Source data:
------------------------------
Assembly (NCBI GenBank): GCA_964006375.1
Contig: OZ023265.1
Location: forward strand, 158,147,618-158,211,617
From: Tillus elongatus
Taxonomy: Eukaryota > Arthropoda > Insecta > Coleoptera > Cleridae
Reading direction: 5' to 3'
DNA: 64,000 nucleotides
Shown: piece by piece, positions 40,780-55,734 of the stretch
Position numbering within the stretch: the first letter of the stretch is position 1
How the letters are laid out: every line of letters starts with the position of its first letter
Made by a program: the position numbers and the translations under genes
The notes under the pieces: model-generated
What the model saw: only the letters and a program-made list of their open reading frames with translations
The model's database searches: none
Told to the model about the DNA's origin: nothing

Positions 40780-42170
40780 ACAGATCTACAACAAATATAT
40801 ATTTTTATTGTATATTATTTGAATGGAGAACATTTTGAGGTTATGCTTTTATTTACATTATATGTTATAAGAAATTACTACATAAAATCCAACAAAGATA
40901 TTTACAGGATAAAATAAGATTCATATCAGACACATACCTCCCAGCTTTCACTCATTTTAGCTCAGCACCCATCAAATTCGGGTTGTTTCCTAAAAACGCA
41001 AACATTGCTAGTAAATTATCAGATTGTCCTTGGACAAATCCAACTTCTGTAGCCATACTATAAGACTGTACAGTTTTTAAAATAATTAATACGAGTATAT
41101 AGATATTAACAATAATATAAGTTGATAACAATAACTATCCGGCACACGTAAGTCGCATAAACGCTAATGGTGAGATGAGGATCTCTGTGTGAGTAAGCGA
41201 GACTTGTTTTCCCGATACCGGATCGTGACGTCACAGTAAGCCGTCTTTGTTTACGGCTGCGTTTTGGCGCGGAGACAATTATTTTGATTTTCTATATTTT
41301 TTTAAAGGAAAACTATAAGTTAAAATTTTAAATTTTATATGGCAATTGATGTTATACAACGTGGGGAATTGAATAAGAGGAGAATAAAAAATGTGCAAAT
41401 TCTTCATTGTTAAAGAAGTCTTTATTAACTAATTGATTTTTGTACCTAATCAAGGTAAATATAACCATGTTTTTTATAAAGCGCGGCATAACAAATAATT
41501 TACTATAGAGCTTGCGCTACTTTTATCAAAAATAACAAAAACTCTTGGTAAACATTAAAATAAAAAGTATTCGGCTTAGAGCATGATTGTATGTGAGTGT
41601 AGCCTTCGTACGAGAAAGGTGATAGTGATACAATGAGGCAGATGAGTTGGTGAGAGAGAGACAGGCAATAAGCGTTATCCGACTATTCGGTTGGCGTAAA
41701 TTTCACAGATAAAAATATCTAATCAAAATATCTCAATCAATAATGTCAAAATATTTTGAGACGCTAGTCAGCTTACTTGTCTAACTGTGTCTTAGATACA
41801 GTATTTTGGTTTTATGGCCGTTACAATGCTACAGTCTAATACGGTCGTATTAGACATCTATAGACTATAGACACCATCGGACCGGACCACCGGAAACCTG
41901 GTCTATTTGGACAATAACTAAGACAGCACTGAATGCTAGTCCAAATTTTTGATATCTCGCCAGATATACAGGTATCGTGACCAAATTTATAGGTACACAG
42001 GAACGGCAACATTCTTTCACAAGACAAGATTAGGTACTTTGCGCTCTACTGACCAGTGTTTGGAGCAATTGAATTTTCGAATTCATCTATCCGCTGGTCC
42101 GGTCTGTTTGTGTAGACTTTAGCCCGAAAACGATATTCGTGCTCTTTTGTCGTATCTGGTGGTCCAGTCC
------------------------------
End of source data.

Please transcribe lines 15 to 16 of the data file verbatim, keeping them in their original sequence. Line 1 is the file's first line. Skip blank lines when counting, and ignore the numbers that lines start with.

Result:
Told to the model about the DNA's origin: nothing

Positions 40780-42170